In the instant case, Plaintiff fails to set forth any facts whatsoever indicating that any of his litigation efforts were thwarted due to the confiscation/destruction of his legal property. More importantly, even if Plaintiff had alleged facts establishing that his litigating efforts had been frustrated by Defendants with respect to a challenge to his conviction or with respect to the conditions of his confinement, there are no allegations asserting which actions he was pursuing, or that he suffered any actual injury. For these reasons, to the extent he attempts to set forth an access to the courts claim, it is subject to dismissal.[3]

To the extent Plaintiff attempts to state a claim of conspiracy, said claim is also subject to dismissal in that he fails to allege a violation of a federal right. Even if he had, in order to set forth a cognizable conspiracy claim, a plaintiff cannot rely on broad or conclusory allegations. D.R. by L.R. v. Middle Bucks Area Vocational Technical Sch., 972 F.2d 1364, 1377 (3d Cir. 1992); Rose v. Bartle, 871 F.2d 331, 366 (3d Cir. 1989); Durre v. Dempsey, 869 F.2d 543, 545 (10th Cir. 1989). The Third Circuit has noted that a civil rights conspiracy claim is sufficiently alleged if the complaint details the following: (1) the conduct that violated the plaintiff's rights, (2) the time and place of conduct, and (3) the identity of the officials responsible for the conduct. Oatess v. Sobolevitch, 914 F.2d 428, 432 n. 8 (3d Cir. 1990). The essence of a conspiracy is an agreement or concerted action between individuals. See D.R. by L.R., 972 F.2d at 1377; Durre, 869 F.2d at 545. A plaintiff must therefore allege with particularity and must present material facts which show that the purported conspirators reached some understanding or agreement or plotted, planned and conspired together to deprive plaintiff of a protected federal right. See id.; Rose, 871 F.2d at 366. A plaintiff cannot rely on subjective suspicions and unsupported speculation. Young v. Kann, 926 F.2d 1396, 1405 n. 16 (3d Cir. 1991). Plaintiff fails to set forth any such allegations in his complaint.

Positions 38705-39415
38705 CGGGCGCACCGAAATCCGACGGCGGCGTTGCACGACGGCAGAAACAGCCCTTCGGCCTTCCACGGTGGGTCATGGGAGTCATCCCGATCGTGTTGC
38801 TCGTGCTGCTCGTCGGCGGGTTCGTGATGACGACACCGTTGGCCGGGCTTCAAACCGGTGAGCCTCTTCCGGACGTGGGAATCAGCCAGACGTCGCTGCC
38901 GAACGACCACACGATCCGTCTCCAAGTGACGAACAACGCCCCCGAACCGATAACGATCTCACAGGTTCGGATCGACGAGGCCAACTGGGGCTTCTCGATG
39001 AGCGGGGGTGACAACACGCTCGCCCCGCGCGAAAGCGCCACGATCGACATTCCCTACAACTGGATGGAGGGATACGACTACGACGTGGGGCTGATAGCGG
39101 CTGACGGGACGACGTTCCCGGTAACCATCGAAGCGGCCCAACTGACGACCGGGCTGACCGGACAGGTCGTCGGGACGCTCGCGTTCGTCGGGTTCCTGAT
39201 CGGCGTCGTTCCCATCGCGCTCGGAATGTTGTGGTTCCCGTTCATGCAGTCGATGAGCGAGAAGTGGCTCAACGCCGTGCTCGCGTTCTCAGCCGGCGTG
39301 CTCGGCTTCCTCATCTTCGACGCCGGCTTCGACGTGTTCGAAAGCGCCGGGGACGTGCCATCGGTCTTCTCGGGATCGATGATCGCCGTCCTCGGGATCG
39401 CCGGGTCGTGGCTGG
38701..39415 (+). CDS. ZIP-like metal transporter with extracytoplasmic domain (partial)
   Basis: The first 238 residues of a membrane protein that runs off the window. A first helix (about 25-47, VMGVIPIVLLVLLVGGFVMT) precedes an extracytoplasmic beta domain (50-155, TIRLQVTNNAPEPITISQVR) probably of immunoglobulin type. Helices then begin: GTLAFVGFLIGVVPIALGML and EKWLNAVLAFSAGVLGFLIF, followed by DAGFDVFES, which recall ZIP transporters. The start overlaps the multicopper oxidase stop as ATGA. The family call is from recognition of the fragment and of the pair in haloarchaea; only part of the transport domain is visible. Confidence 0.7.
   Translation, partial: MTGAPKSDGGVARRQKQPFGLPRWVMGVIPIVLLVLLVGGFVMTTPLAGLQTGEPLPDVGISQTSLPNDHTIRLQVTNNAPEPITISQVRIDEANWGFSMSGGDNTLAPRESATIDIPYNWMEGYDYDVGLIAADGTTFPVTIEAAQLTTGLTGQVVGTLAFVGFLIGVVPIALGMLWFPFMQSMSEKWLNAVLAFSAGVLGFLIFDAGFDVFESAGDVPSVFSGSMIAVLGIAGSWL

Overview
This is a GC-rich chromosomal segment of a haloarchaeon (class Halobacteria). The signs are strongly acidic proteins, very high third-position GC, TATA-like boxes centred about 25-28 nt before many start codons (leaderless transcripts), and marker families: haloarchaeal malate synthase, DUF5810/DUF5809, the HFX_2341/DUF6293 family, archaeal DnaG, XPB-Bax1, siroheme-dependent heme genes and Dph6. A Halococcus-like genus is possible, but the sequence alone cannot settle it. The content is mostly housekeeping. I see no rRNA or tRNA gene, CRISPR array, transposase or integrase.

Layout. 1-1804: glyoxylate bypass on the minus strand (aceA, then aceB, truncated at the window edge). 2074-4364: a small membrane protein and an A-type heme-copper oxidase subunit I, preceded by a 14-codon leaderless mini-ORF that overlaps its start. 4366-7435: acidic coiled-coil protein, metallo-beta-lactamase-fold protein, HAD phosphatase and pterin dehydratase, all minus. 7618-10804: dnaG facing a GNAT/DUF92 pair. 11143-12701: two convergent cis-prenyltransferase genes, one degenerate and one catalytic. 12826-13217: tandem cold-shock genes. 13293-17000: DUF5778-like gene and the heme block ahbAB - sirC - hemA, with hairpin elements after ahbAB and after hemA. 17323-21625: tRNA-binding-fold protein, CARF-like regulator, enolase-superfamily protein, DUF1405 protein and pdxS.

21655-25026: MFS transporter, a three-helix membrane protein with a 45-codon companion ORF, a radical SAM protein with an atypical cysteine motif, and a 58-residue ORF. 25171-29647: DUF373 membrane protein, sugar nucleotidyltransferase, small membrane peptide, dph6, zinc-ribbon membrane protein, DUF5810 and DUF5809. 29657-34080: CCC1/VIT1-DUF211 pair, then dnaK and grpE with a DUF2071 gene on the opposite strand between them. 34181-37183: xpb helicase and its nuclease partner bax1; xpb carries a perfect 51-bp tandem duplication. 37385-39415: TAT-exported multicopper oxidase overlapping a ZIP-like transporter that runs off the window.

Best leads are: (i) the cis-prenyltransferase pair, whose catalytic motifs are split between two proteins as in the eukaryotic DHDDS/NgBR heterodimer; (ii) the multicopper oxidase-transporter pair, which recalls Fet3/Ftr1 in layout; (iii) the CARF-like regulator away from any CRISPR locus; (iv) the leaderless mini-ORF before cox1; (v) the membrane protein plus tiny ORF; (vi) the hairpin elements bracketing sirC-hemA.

Accordingly, the instant complaint will be dismissed for failure to state a claim pursuant 28 U.S.C. § 1915(e)(2)(B)(ii). An appropriate order follows.